Posted by's Brian Bennett

Steve Kragthorpe very nearly broke out the old Herm Edwards quote this week when talking about the struggles of his Louisville football team.

"You play this game to win," Kragthorpe said.

Except that hasn't been the case for the Cardinals (1-3, 0-1 Big East), who last beat an FBS opponent on Oct. 25, 2008. That's a string of eight straight defeats, five of them by double digits.
 Andy Lyons/Getty Images
 Victor Anderson is expected to get more touches Saturday against Southern Mississippi.

While Kragthorpe and his players continue to say that they're just a few plays away or that they've beaten themselves with mistakes, a losing streak like that comes down to more than just a couple of bad breaks. So expect to see some changes this Saturday when Louisville plays host to Southern Mississippi.

For starters, Kragthorpe is promising to get Victor Anderson more touches. Makes perfect sense, since Anderson -- the Big East's newcomer of the year last season after rushing for more than 1,000 yards as a redshirt freshman -- is the team's best player. Yet after carrying 19 times for 110 yards at Kentucky, Anderson got only 10 carries for 22 yards at Utah and ran it just 12 times for 51 yards last week against Pitt.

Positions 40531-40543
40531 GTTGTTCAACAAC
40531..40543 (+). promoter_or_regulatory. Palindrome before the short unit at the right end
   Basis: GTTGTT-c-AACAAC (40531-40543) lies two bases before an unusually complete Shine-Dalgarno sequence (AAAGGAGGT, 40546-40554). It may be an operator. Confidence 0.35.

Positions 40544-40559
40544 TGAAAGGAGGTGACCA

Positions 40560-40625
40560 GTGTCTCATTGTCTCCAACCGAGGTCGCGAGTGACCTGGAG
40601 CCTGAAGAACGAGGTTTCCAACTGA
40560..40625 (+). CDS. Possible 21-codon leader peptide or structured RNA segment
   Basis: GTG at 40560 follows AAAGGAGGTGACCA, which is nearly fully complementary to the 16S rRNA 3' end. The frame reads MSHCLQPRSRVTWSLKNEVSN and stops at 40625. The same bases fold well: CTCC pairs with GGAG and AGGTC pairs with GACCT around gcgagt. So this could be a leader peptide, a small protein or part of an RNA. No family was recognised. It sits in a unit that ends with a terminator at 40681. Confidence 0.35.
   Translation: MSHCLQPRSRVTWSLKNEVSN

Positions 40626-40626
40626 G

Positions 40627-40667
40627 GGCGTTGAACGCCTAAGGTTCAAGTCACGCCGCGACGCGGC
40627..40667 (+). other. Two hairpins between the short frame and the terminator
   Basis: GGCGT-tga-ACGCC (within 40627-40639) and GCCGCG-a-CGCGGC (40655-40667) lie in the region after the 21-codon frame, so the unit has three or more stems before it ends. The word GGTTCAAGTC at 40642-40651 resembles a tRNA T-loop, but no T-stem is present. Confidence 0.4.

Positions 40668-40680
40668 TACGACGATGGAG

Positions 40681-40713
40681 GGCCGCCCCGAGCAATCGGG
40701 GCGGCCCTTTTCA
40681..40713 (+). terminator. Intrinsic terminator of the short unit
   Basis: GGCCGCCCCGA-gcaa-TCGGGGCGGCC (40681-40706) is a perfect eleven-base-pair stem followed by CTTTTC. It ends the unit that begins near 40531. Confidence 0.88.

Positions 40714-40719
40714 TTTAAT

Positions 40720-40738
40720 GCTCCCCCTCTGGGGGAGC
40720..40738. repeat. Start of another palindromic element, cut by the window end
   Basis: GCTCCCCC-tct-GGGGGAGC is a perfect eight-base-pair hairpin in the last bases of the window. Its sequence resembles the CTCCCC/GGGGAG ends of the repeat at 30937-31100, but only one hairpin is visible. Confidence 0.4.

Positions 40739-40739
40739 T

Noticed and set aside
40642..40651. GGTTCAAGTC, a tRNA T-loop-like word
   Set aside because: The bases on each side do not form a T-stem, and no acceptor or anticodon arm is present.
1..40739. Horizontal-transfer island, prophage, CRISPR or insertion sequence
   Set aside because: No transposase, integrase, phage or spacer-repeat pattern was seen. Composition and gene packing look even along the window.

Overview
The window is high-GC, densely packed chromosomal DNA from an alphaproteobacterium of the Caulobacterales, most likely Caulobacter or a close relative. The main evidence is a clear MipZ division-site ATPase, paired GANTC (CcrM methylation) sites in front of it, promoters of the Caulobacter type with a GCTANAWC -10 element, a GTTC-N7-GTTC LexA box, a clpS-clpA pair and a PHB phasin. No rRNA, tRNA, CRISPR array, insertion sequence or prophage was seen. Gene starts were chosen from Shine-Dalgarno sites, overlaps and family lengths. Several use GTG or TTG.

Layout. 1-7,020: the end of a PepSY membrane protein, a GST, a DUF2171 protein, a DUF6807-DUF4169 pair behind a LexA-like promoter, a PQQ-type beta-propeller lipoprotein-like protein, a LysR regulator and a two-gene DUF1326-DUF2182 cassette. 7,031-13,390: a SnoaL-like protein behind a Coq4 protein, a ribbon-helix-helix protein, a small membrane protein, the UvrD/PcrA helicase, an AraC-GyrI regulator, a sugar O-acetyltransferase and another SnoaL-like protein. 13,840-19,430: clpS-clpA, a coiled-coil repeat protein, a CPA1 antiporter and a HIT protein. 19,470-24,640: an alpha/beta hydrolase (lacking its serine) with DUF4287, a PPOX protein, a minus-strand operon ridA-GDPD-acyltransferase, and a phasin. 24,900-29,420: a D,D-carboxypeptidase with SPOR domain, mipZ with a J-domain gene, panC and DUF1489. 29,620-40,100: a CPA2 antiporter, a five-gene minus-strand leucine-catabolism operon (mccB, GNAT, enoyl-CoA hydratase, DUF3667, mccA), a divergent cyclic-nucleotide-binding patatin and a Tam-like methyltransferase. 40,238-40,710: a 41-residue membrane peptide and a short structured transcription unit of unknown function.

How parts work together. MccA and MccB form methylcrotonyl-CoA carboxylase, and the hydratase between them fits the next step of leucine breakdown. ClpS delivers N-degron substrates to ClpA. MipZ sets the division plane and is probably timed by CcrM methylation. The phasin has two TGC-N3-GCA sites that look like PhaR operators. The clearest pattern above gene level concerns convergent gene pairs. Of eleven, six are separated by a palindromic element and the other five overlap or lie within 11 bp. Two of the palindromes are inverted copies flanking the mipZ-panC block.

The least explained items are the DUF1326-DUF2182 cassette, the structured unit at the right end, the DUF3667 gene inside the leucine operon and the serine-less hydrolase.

Anderson was dealing with a groin injury and some other bumps and bruises last week, Kragthorpe said. But he should be healthier now, and he needs to be a major part of the game plan.

Of course, Anderson can only do so much when the offensive line is not opening holes.

When asked to name which players were performing well up front, Kragthorpe could only point to center Mario Benavides and right guard Mark Wetterer. Junior Jeff Adams, who started at right tackle last year, could supplant left tackle Byron Stingily this week. Adams was slated to start there in the preseason, but he had a bout with the flu that caused him to lose almost 20 pounds in fall camp. Massive junior college transfer Joe Evinger (6-foot-6, 330 pounds) arrived late in fall camp but is now sufficiently up to speed to where he could start seeing some significant time as well, Kragthorpe said.